In addition there a number of privately run infant and day care nursery schools in Northallerton.

Northallerton School

Northallerton School

Northallerton School's roots can be traced as far back as 1322. Originally sited near the Parish Church, its initial role was to train boys in grammar and song. The school flourished in the 17th century under the mastership of Thomas Smelt, and notable alumni of that period include theologian George Hickes, historiographer royal Thomas Rymer, John Radcliffe, doctor to King William of Orange and theologian Thomas Burnet. The school struggled in the 19th century and almost closed at the start of the 20th century with the number of pupils in single figures. However following the 1902 Education Act the North Riding Education Committee resolved to build and restructure the grammar school. To that end a new school was built near the Thirsk Road, which opened in 1909 with 104 pupils, half of whom were girls, the first time that they had been admitted. The school expanded throughout the 20th century. Following the 1944 Education Act, the school entry was based on the Eleven plus exam with all fees and charges being abolished. In 1973 the grammar school merged with the Secondary Modern Allertonshire School, which opened in 1941, with the Allertonshire taking pupils aged 11–14 and the grammar school ages 14–18. By 1976 the comprehensive system was adopted and in 1994 the grammar school was renamed Northallerton College to better reflect the school's role in the community. In 2015 Northallerton College merged with Allertonshire School to become a full secondary school, with years 7 to 13 being educated at the Grammar School Lane site as of September 2018.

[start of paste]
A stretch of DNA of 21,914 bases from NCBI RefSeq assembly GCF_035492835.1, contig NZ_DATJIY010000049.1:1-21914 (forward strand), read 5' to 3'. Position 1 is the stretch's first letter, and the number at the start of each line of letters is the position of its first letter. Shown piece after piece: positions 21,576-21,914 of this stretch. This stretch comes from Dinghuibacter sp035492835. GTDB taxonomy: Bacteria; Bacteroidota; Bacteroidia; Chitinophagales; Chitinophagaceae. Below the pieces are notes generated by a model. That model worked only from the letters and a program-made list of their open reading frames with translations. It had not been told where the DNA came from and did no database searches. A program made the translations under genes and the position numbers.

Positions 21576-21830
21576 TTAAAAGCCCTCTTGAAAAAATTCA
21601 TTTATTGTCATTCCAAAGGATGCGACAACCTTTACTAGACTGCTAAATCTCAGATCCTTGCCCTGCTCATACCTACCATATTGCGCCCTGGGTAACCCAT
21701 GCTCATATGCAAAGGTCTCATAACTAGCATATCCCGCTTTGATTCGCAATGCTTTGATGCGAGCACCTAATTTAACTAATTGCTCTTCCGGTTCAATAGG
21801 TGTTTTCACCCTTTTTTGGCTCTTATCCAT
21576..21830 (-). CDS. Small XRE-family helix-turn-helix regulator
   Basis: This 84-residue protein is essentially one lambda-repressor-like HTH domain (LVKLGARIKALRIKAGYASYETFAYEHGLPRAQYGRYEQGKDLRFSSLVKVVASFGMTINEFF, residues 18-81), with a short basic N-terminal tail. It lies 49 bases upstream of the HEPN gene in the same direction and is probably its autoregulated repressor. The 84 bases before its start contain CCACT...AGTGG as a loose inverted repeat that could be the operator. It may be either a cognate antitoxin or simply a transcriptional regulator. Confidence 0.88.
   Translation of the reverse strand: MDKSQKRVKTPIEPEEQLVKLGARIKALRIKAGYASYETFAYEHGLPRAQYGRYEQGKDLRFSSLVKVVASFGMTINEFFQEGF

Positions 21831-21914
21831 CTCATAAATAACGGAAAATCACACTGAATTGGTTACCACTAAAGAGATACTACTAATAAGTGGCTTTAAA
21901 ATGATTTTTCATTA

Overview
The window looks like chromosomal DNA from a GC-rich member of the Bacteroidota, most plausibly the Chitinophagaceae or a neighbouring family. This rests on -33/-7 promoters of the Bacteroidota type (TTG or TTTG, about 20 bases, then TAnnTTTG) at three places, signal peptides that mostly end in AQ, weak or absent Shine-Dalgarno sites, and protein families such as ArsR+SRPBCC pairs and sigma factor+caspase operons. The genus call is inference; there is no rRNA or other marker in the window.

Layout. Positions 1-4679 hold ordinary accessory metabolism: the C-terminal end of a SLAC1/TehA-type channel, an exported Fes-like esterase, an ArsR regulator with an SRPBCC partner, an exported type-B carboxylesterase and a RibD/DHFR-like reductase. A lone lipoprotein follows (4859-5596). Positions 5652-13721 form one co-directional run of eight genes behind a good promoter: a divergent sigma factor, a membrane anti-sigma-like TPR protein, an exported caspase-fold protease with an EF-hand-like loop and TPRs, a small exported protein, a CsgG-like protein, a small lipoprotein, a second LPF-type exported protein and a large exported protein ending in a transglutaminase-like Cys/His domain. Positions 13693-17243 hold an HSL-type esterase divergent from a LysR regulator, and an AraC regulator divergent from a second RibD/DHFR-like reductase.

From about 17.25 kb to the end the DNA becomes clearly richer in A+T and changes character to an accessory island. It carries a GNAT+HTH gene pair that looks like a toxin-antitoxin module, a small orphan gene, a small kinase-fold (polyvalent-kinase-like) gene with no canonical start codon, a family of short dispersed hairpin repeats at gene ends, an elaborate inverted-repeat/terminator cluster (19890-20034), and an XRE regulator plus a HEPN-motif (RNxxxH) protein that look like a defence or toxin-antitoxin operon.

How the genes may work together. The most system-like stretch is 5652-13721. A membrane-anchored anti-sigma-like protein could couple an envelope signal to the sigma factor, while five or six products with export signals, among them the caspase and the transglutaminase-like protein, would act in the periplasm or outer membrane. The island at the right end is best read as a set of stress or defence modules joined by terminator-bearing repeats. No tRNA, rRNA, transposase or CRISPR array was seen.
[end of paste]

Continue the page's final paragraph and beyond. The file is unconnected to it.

Notable people

  • Edmund Gheast (1513–1577), Bishop of Rochester from 1560 to 1572.
  • Thomas Burnet (1635–1715), theologian and writer on cosmogony.
  • George Hickes (1642–1715), religious scholar and Dean of Worcester from 1683 to 1688.
  • Thomas Rymer (1643–1714), writer and historiographer royal.
  • John Radcliffe (1652–1714), founder of Oxford's John Radcliffe Hospital and physician to William of Orange.
  • Sidney Weighell (1923–2002), former general secretary of the NUR.
  • Mountaineer Alan Hinkes (born 26 April 1954), who was the first, and still only, British mountaineer to claim all 14 Himalayan eight thousanders
  • Composer, conductor and author Malcolm Riley (born 1960).
  • Nottingham Forest and former England defender Michael Dawson (born 18 November 1983), and his brother, Scunthorpe United defender Andy Dawson (born 20 October 1978), were born in Northallerton and started their football careers at Northallerton Town.
  • Swimmer Joanne Jackson (born 12 September 1986).
  • Parasport rower Laurence Whiteley (born 29 August 1991)
  • Olympian Scott Lincoln (born 7 May 1993)
  • Olympian Marc Scott (born 21 December 1993)
  • Actress Jessica Barden (born 21 July 1992)

Images for kids

See also